Fans of EA-published titles will be very familiar with microtransactions by now. From Mass Effect 3’s random reinforcement packs, to the ability to buy resources for Dead Space 3’s weapon-crafting system, and even the chance to get in-game coins for Plants vs. Zombies: Garden Warfare’s sticker packs, it seems as though vamers are never too far from paying to make things that little bit easier.
Now, Battlefield 4 is getting in on the microtransaction gravy train with paid Battlepack options. According to a post on the Battlefield website from developer DICE, the microtransaction Battlepacks will include the same content as the current in-game versions, including “a mix of in-game items including accessories, emblem shapes, profile pictures, dog tags, XP boosts, knives, and paints.”
The Battlepacks come in three varieties: Bronze Battlepacks will cost $1, Silver Battlepacks will cose $2, and Gold Battlepacks will cost $3. The Battlepacks will be available at the Xbox Live Marketplace’s in-game store and the PlayStation Store, as well as through Origin.com and Battlelog.com.
DICE also makes it clear that Battlepacks will still be found, and earned, the old-fashioned way — by playing the game without spending extra cash. The post states that the Battlepacks “can still be earned through normal gameplay progressions.” It also offers a rationale for the microtransactions, explaining that Battlefield 4 is “now giving players the option to purchase Battlepacks as a shortcut to catch up with their friends on the Battlefield.”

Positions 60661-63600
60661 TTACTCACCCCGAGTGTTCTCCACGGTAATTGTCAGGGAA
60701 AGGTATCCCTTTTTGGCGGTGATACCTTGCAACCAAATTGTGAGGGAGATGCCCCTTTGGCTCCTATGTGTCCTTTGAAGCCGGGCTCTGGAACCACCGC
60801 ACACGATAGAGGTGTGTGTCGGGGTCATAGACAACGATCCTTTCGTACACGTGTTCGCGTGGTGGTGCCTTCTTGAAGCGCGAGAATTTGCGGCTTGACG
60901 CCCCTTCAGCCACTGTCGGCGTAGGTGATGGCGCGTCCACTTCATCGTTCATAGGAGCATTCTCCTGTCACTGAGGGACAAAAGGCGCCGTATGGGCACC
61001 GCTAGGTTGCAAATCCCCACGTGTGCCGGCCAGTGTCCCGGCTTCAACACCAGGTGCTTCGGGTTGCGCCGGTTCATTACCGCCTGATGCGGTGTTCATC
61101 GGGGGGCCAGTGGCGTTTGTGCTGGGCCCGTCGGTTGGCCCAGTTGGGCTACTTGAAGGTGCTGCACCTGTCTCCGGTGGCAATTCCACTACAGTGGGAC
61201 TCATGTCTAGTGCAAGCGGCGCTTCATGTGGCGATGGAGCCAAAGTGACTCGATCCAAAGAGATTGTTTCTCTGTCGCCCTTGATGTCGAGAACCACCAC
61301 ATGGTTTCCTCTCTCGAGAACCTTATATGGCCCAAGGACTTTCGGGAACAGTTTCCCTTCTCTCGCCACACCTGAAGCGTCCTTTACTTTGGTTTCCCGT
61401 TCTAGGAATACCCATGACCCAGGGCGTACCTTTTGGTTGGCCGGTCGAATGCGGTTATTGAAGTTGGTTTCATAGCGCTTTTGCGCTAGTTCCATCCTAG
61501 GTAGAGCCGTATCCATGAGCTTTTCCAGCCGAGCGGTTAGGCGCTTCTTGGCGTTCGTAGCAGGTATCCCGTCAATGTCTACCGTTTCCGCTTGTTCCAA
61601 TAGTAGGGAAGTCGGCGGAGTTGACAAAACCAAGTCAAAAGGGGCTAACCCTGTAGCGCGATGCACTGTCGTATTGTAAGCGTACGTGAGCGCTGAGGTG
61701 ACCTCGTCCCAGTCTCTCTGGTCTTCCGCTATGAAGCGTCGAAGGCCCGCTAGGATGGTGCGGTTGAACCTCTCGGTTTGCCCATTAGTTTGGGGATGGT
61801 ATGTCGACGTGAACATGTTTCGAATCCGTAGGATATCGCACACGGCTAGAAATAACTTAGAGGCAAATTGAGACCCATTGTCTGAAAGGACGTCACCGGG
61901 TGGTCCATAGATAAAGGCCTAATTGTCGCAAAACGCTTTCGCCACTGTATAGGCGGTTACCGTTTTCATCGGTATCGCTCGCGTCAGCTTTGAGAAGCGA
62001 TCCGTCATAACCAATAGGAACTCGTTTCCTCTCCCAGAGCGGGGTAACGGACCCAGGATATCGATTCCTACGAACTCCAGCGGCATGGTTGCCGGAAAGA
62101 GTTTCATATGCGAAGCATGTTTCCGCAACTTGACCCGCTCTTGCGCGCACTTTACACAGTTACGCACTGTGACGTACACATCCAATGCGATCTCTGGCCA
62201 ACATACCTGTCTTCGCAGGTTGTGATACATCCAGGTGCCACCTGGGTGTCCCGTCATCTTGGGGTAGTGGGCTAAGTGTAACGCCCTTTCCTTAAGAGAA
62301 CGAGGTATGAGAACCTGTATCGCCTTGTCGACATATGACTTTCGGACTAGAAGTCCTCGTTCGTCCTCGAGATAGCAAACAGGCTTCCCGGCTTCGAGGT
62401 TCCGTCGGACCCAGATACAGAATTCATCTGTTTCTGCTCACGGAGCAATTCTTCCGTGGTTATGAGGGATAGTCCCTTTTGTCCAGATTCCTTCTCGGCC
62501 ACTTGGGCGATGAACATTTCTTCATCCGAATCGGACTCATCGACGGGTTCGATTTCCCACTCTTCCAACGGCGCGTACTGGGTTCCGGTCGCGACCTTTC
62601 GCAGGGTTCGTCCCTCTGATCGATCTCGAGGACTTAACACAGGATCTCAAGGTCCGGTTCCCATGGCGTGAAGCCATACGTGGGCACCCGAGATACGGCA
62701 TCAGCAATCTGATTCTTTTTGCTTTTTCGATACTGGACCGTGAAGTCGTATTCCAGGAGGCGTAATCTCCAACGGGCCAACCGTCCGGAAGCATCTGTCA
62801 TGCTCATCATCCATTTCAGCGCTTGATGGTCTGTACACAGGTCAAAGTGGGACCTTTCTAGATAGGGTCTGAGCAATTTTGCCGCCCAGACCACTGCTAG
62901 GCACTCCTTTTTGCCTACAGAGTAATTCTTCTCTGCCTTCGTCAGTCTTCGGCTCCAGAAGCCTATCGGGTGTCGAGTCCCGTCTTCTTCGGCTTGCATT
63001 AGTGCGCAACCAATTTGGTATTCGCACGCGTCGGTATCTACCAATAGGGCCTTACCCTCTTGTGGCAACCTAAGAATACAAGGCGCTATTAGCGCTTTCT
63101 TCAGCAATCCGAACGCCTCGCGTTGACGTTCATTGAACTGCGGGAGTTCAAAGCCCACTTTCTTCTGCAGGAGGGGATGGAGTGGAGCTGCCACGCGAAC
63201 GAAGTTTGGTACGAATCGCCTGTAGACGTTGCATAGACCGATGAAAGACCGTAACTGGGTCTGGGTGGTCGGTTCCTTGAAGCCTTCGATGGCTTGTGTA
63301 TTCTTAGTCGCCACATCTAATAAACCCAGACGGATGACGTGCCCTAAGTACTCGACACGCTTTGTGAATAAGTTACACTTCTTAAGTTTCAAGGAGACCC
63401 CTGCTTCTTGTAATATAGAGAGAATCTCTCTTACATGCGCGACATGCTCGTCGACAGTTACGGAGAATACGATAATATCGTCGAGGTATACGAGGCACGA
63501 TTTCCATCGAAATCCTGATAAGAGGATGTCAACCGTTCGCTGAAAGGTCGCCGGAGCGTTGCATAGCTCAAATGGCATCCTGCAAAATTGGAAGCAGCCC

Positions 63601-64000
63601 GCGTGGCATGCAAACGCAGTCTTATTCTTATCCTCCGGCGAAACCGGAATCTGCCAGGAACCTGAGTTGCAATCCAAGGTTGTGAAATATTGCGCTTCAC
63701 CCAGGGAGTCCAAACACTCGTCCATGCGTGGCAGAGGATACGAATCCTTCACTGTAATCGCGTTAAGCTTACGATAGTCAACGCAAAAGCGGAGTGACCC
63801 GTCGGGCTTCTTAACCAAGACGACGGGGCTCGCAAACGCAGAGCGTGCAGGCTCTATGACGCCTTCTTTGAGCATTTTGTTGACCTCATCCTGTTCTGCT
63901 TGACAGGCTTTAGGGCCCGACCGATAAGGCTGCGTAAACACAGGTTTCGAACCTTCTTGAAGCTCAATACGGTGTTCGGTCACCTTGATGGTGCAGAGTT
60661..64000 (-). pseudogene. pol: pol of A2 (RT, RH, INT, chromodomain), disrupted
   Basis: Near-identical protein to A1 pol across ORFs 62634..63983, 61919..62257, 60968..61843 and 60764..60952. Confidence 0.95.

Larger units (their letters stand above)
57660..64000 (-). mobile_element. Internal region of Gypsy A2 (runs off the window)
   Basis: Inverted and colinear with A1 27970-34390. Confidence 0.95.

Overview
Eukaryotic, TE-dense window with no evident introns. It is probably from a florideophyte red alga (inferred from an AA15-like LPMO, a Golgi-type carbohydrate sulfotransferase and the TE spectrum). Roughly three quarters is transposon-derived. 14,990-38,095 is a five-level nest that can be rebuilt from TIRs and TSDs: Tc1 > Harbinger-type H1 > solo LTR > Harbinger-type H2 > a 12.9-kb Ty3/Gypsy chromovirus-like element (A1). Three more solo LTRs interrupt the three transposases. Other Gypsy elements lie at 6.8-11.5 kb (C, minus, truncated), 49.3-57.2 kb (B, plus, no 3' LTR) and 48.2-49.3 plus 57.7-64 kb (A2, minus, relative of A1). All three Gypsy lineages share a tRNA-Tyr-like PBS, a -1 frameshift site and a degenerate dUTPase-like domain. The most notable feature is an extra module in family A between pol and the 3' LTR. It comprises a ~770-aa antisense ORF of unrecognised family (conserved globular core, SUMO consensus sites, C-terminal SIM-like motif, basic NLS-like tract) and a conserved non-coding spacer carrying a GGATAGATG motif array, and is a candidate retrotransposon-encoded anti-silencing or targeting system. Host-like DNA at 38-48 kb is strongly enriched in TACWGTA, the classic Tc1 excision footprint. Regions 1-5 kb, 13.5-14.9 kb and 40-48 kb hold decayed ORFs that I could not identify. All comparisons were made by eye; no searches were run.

Unsurprisingly, few were excited by the news. In a lot of ways, this is seen as adding insult to injury, after gamers have struggled with a multiplayer mode that has been cursed with a wide variety of bugs and server issues from day one. Not to mention, these fans have had continued to support the franchise even as EA executives accuse DICE of “over-promising on Battlefield 4” and knowing about the technical issues before launch.
Some fans may see this as one step forward and two steps back for DICE. They’ve been trying to improve the first-person shooter with recent community testing for PC and have hopefully solved the rubber banding, but this is not the type of community-friendly announcement that wins back gamers. Moreover, with many already voicing their displeasure with regards to EA’s overabundance of microtransaction-fueled products, it will be interesting to see just how well these Battlepacks fare.
Battlefield 4 fans: what do you think of the Battlepack microtransactions? Are you likely to buy some to catch up with friends or give you the edge in-game? Or are you frustrated at another title asking for extra money for content?